Indian: <a href="http://www.thrillist.com/venues/eat/seattle/restaurants/bengal-tiger" target="_blank">Bengal TigerRoosevelt
Chef Muhammad Uddin and his team work hard to ensure you not only get amazing food at Bengal Tiger, but that walking into the inviting restaurant feels like you’re at home. Maybe not your home in particular, but a home that is filled with the spices and smells of food cooked with love and care. Curries, tandoori, vindaloo, butter chicken; all the classics are present with an attention to detail that shows how much this charming restaurant really cares about the overall dining experience.
Japanese: <a href="http://www.thrillist.com/venues/eat/seattle/restaurants/shiros" target="_blank">Shiro’s SushiBelltown
Shiro’s Sushi is the best sushi restaurant in Seattle, and one of the best in the country. Chef Shiro Kashiba, a local legend, opened up this traditional Japanese sushi restaurant in 1994 by infusing his expert training with local, fresh ingredients from the Pacific Northwest. Shiro, who has since moved on, left a palpable mark on his eponymous restaurant that won’t soon fade. It is pricey, but you get what you pay for -- amazing, top-quality sushi.
American: <a href="http://www.thrillist.com/venue/eat/seattle/restaurants/lunchbox-laboratory" target="_blank">Lunchbox LaboratorySouth Lake Union
What could be more American than taking bacon, ground meat, and an assortment of other greasy foods, and slapping it all on a bun covered in melted cheese? Not much, really. Maybe a bald eagle sporting a Springsteen tank top, but that’s really about it. Lunchbox Laboratory is all about the weird relationship between nostalgic American comfort food and taking things right up to the line of “Did we go too far?” The burgers? Covered in gooey mac-n-cheese. The shakes? Loaded to the brim with booze. God bless America.
Korean: <a href="http://www.thrillist.com/venue/eat/seattle/restaurants/girin-steakhouse-ssam-bar" target="_blank">GirinSoDo
Although Girin only opened in its elegant space this past April, the Korean-inspired steakhouse and ssäm bar is already making a respected name for itself. Beautifully cooked meats and seafood are served traditionally with a spread of greens and chiles for wrapping, and the house-made kimchi will have your mouth watering. Make no mistake, this is not the Korean restaurant you visit for a fast bite to eat. Girin is serene and delicate, like a pairs figure-skating competition -- with flavors that you’ll want to savor all night long.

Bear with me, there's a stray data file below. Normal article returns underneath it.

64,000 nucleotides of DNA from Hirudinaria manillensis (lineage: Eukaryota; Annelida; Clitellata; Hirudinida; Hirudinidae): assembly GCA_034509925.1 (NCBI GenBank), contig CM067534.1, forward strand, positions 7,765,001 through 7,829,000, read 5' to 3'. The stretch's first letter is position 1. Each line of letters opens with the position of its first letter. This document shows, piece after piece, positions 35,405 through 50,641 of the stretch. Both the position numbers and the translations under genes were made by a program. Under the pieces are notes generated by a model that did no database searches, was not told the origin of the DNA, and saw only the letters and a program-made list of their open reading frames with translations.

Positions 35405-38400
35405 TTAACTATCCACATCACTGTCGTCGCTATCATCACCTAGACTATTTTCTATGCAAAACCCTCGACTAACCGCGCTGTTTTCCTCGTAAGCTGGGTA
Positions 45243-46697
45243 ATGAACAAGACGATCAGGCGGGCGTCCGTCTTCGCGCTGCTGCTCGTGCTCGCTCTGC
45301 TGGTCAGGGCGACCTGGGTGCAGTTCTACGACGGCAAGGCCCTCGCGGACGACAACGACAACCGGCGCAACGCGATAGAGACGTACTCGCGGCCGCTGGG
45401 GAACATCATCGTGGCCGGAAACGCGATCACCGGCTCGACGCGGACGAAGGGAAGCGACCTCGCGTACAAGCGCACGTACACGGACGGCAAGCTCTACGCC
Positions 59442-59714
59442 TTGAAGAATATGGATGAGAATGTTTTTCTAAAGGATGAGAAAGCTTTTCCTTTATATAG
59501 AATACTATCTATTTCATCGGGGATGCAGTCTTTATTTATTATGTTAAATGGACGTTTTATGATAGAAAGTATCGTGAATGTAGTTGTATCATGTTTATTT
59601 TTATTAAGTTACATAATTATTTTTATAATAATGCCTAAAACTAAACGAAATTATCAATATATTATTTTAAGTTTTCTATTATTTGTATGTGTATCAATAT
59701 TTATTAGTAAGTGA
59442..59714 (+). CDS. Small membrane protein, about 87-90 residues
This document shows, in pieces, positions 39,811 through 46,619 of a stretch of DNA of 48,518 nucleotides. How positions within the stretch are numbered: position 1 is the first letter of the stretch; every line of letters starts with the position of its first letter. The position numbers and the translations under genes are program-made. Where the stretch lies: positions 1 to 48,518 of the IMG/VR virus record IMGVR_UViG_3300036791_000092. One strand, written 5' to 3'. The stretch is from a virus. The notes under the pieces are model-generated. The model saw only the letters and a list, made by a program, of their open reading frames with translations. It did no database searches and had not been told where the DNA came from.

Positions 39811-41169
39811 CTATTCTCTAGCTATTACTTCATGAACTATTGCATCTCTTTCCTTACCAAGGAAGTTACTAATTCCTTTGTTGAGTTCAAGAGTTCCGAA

Vegetarian: <a href="http://www.thrillist.com/venues/eat/seattle/restaurants/thrive" target="_blank">Thrive CafeRoosevelt
Not only is Thrive vegetarian, but it has a fully gluten-free and dairy-free menu. What this fascinating restaurant lacks in traditional ingredients, it more than makes up for in serious flavor and health points. Meals are packed with vitamins and nutrients that do a body good, like the restaurant’s many ready-to-eat warm grain bowls. The Buddha Bowl (Bhutanese red rice and quinoa, walnut crumble, marinated mushrooms, kale chips, sesame ginger sauce, marinated kale, and fresh organic cucumbers) is topped with a “garlic cilantro god sauce.” Coincidentally enough, it’s heavenly.
Ethiopian: <a href="http://www.thrillist.com/venue/eat/seattle/restaurants/jebena-cafe" target="_blank">Jebena CafeNorthgate
Ethiopian food -- with its potent flavors and distinct taste -- can be a formidable meal for first-timers, but this unassuming family restaurant creates a calming atmosphere that will send any naysayers reaching for the next piece of injera to eagerly scoop up some of the tastiest curries. The meat combination dish with qey wot (lamb stew) and beef tibs (sauteed beef), along with a veggie side, is by far the best way to ease into this amazing cuisine.